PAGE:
Catching cancer early, before the disease has spread, is one of the most powerful ways to improve cancer survival. But to revolutionise the way we diagnose and treat cancer, we need to change the focus and process of research.
The largest challenge in detecting cancer early is knowing what to look for. Cancer is usually diagnosed after people present with symptoms; a lump they can feel, a chronic cough, blood in their stool. Often, by the time these symptoms appear, the disease is already at an advanced stage. Most cancer research, in both universities and the private sector, has focused on this later-stage disease.
For many cancers, because they evolve over time, we don’t know what early-stage disease looks like, let alone what to test for to detect it. To increase survival, the ability to detect the disease at its early onset is vital; earlier treatment is significantly more effective.
The challenge of early detection of cancer is momentous; tumours at their earliest stage are a fraction of the size of a grain of sand. Scientists often try to detect tumours using biomarkers, molecules made by tumours, which normal cells do not produce or produce at lower levels.
The problem is that the tiny amounts of biomarker produced by an early tumour are dwarfed by the much higher amounts of the tens of thousands of molecules routinely produced by normal cells. The proverbial needle in a haystack. Except it’s worse than that as the biomarker you are looking for may actually be very similar in structure to hundreds of normal, healthy molecules – you’re actually looking for one special strand of hay in a haystack.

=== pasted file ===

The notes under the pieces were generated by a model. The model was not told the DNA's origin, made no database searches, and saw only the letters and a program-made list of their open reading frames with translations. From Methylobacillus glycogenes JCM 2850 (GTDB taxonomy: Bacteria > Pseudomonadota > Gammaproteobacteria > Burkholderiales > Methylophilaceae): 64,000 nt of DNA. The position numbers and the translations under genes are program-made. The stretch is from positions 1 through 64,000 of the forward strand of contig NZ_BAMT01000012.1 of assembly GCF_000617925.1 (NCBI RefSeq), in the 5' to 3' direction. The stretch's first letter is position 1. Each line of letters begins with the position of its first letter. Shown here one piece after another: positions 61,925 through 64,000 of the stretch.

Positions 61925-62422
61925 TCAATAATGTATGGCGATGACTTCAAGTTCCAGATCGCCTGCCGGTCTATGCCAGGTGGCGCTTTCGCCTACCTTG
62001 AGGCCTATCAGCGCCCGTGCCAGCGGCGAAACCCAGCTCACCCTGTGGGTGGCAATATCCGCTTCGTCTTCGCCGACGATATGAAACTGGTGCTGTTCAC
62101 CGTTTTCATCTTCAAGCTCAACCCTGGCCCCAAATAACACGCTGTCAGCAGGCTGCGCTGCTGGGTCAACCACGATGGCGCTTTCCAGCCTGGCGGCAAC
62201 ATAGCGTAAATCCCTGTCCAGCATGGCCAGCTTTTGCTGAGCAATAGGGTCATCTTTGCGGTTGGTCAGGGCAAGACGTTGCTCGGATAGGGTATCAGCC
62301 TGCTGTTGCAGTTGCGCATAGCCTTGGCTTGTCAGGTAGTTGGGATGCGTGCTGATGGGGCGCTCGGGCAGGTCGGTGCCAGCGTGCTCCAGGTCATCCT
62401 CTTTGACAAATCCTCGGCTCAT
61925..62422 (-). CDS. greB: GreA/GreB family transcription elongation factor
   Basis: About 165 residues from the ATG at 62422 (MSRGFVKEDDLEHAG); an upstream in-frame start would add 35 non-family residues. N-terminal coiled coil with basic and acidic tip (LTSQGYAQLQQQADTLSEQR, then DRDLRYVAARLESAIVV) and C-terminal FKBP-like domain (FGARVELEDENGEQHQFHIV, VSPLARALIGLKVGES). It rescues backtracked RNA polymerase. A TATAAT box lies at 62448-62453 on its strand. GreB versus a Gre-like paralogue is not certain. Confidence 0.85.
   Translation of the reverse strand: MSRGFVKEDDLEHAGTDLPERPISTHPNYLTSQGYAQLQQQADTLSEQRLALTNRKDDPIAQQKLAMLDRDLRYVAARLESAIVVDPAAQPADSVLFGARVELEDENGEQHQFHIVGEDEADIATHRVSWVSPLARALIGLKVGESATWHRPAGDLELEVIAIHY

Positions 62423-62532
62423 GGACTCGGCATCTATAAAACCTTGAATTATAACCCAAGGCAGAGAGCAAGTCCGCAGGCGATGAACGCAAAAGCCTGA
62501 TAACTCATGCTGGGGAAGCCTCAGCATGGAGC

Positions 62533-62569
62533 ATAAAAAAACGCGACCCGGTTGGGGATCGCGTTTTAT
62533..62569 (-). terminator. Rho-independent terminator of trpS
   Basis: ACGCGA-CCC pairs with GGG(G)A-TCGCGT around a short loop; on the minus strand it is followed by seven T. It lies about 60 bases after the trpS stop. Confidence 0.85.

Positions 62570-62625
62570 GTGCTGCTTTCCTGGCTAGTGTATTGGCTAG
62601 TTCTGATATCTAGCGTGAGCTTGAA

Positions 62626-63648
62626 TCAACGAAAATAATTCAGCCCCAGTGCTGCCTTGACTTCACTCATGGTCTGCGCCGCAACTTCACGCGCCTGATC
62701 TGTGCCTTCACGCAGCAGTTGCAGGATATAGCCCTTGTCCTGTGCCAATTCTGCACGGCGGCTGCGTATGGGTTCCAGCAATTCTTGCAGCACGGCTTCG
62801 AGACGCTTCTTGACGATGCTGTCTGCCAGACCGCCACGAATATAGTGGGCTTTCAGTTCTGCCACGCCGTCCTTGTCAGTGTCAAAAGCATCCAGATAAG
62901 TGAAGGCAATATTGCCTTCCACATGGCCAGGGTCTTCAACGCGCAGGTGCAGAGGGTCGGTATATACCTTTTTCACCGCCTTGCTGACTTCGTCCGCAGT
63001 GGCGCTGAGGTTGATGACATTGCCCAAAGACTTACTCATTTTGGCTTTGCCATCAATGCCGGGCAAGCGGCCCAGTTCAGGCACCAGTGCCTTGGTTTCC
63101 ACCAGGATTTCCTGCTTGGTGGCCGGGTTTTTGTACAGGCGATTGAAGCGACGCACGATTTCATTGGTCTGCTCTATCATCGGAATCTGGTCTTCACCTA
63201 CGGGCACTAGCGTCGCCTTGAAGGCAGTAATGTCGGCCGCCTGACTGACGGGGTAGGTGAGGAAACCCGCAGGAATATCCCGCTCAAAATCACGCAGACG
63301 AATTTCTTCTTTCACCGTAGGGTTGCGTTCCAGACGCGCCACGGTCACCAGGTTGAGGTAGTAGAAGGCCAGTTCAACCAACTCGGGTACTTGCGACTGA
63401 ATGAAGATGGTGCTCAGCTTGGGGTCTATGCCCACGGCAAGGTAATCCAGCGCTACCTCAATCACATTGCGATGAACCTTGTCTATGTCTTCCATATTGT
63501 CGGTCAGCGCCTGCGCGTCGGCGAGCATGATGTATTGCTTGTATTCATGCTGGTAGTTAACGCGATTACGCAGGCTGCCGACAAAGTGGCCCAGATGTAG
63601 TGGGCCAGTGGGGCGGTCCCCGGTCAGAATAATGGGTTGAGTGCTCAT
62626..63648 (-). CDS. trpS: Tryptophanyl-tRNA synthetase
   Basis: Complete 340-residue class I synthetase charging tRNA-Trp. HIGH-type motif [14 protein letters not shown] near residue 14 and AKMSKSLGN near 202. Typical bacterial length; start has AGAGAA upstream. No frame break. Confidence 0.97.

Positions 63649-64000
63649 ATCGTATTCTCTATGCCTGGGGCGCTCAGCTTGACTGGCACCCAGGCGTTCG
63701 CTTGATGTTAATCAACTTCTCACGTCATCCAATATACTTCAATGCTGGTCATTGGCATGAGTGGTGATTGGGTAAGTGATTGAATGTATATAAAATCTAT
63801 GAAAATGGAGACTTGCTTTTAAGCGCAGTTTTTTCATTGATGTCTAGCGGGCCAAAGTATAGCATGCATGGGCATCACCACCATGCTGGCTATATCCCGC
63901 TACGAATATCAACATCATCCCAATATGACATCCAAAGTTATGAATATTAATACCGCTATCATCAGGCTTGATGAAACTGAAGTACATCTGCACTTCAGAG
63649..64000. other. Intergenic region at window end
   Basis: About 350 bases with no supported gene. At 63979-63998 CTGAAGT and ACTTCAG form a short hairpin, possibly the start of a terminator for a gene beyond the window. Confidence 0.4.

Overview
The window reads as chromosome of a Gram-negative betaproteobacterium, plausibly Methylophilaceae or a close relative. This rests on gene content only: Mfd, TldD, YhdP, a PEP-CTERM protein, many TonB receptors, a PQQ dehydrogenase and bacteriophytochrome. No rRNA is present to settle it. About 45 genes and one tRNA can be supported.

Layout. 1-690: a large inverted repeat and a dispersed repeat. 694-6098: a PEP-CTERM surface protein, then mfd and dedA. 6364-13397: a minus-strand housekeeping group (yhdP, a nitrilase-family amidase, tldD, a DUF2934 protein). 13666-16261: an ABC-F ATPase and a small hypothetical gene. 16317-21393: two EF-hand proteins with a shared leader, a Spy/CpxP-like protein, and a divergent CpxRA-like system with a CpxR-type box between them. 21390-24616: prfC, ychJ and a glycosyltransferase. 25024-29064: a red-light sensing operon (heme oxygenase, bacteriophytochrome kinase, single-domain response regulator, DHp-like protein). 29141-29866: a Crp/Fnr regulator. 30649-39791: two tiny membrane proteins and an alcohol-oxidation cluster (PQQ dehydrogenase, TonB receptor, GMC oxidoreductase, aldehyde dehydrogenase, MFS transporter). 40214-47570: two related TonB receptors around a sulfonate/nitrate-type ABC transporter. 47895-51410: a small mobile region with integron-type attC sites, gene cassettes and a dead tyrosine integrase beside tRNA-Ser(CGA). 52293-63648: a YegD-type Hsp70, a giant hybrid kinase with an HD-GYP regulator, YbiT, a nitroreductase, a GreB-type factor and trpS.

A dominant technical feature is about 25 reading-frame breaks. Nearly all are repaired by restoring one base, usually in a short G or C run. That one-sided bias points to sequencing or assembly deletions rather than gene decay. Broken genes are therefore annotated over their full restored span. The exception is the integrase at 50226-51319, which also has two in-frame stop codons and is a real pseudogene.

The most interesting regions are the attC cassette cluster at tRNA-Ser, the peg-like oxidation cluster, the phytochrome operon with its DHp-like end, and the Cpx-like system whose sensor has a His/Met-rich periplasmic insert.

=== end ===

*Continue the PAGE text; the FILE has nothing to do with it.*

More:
A further challenge is to ensure that detection technologies also tell us about how aggressive the disease is likely to be. This will then help deliver the appropriate manner and level of treatment.
The good news is that our biological understanding of cancer has grown over the decades and technology has advanced hugely, providing opportunities for research we never had before. This means we’re at a turning point that researchers need to take advantage of and must act now.
Scientists need to work across disciplines, bringing together the best minds and most novel concepts from chemistry, physics, engineering, mathematics and computer science, alongside biomedical experts. It’s only through this collaboration that we’ll be able to develop new technologies to find the incredibly small signals emitted by early tumours and to extract these signals from the sea of normal, healthy biological molecules.
Biologists have made incredible advances in helping us understand the early events in cells which cause them to become cancerous. The research community now needs to apply this biological insight to the clinic. Tests must be developed with the health service in mind to accelerate health improvements.
Cancer Research UK is in a unique position to have oversight of the development of early-detection tests and technologies from driving basic biology, seeing it through clinical testing and influencing policy to ensure tests are implemented in the NHS.
The charity’s aim is to build a critical mass of research in the UK, drawing together these fragmented strengths and resources, galvanising the research community to tackle these challenges, and engaging industry to make sure advancements make their way to the clinic.
Cervical screening and the bowel screening programme are great examples of early detection on a population scale which have saved a great many lives. But much more work is needed, especially for hard-to-treat cancers, such as brain, pancreatic, oesophageal and lung, where survival remains stubbornly low.
The ultimate goal is to develop tests that help doctors diagnose patients when they have the best chance of surviving their disease and give more patients the all clear. Cancer Research UK’s ambition is that three in four people will survive cancer by 2034; early detection will be essential in realising that ambition and, with the help of the generosity of our supporters and the brilliance of our scientists, it is within reach.
By Dr David Crosby, head of early detection at Cancer Research UK